For the First Time in Forever |

For the First Time in Forever

Red Brick opens for an exuberant post-vaccine summer season

Credit Roshni Gorur

On the heels of the city of Aspen dropping its mask mandate on Tuesday last week and Pitkin County following suit on Thursday, the Red Brick Center for the Arts hosted its first in-person art opening since before the novel coronavirus struck last year.

It capped a monumental stretch of days on the Aspen culture scene as it moves quickly from a sleepy pandemic stretch into the sprint of a full-on post-vaccine summer season as the public health threat wanes. In the few days before the Red Brick celebration, Belly Up had announced a flurry of summer concerts, Jazz Aspen Snowmass upped its planned capacity for the June Experience and the Wheeler Opera House opened its box office to sell tickets for the Aspen Fringe Festival, the historic theater’s first event in 15 months.

It was fitting that a Red Brick reception – celebrating the opening of three new exhibitions – marked the first in-person event of the season, picking up the tradition of community gatherings there.

The opening didn’t draw the shoulder-to-shoulder crowds that have typically come out for Red Brick receptions in recent years, but it did draw a steady stream of visitors through the evening with crowds spread through the galleries (where masks were required) and the front lawn and rear bike path viewing new scuptures and installations.

In addition to the exhibition openings, it marked the first evening of open studios for its 12 resident artists – selling work and showing in-progress pieces to visitors – since the pandemic began.

“It’s nice to see people, that’s for sure,” said ceramicist Michael Bonds. “It feels really great.”

Resident artists have been working in their studios throughout the pandemic but haven’t had visitors or the usual buzz of the Red Brick, which also hosts the offices for eight local nonprofits.

Credit Roshni Gorur

Bonds said he was excited to share what he’d been working on and for the possibility of a bump in sales.

Down the hall, resident artist Kate Flynn said she moved her jewelry business largely online during the pandemic and found success through Instagram and her own site. Without open studios at the Red Brick, limited capacity in local stores that carry her pieces and without her usual slot at the Aspen Saturday Market in 2020, she was forced to go digital and had a productive year as the Red Brick was closed to the public.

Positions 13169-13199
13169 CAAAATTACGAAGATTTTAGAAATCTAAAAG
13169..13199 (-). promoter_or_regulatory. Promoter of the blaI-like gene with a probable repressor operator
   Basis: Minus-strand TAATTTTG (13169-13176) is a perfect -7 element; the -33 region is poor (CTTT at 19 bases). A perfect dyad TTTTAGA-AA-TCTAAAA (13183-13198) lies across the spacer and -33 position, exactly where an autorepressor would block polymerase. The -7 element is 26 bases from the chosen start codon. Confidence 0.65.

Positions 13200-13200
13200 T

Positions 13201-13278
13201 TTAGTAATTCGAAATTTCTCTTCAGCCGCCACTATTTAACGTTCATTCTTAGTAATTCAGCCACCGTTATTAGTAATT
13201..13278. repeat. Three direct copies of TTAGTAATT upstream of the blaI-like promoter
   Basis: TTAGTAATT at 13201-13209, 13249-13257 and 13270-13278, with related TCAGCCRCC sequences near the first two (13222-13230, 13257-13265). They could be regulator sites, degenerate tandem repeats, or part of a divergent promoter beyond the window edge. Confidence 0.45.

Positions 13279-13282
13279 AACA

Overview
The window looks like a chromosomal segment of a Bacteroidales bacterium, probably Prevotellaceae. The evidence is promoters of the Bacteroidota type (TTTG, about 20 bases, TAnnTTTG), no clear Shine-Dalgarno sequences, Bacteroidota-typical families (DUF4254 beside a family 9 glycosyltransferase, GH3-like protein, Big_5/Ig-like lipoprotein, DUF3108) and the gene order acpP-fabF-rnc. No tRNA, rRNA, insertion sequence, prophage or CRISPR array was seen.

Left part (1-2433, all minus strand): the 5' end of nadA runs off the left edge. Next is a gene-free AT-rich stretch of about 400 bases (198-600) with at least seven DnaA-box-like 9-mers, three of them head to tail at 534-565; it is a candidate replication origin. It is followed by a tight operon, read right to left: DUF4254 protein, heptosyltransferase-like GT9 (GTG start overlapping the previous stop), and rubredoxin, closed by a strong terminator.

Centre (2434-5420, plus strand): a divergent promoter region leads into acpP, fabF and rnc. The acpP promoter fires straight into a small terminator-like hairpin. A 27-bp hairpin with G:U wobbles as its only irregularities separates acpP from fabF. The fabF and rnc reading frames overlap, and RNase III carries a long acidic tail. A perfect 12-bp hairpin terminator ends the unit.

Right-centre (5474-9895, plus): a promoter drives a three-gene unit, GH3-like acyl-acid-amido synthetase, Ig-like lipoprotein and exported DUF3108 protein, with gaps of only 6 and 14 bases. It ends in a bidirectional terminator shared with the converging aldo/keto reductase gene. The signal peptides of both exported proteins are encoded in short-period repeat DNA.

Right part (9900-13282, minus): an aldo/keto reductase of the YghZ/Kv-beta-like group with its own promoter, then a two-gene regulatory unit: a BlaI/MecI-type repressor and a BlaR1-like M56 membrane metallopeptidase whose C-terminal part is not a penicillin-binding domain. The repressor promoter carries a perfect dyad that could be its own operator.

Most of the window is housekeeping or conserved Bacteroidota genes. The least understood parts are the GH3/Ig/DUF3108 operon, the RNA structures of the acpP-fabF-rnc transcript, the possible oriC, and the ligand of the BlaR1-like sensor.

“It was great to be able to come in and put my head down and pivot really hard to online,” Flynn said.

She was excited to be welcoming the public back into the space where she makes her handcrafted gemstone jewelry and to figure out how she’ll combine artisan markets – she was in the Snowmass and Basalt ones last summer – with her expanded online business.

Credit Roshni Gorur

“This is the first time I’ve really seen people in the building,” she said. “I’m definitely ready to try to get back to some semblance of normal after such a year.”

On the lawn, visitors snacked on Silverpeak Grill quesadillas – the Red Brick didn’t open its traditional indoor wine bar for this first offing – and took in the first outdoor sculpture exhibition at the Red Brick in recent memory.

Among the sculptures are some large-scale and dramatic works that already have the public taking notice, chiefly Wally Graham’s “Peace Balloon” – with a two-story blue “balloon” pluming into the sky from a chunk of Yule marble – and Jason Mehl’s new sculpture on the front lawn riffing on what he calls “the intuitive geometry of nature.”

Credit Roshni Gorur

Mehl, who recently moved from Aspen to Loveland, came back for the opening and was thrilled to see people interacting with his sculpture (including kids climbing it, which he prepared for) and talking about it.

“It’s nice being out and being a little social again,” he said.

The large wood abstract sculpture, painted blue, he said, was inspired by the shapes of seedpods and lotus roots, though a viewer might also note how its resemblance of industrial equipment.

It’s complemented, on the far end of the lawn, by Griffin Loop’s large-scale steel sculpture of a paper airplane, part of his “Launch Intention” project, which has been on site since last summer.

Inside, the Red Brick unveiled a solo exhibition by Koko Bayer – granddaughter of Aspen icon Herbert Bayer – and the five-artist group show “Line and Form.” Bayer also made an installation out of the trash shed behind the building, with day-glo hearts continuing her “Project Spread Hope” project that began in Denver during the COVID-19 lockdown. Bayer’s outdoor pieces, along with Graham’s “Peace Balloon,” sit along the heavily trafficked bike path behind the Red Brick, spilling out of the building as evidence of the enthusiastic rebirth of Aspen’s creative community this summer.

Credit Roshni Gorur


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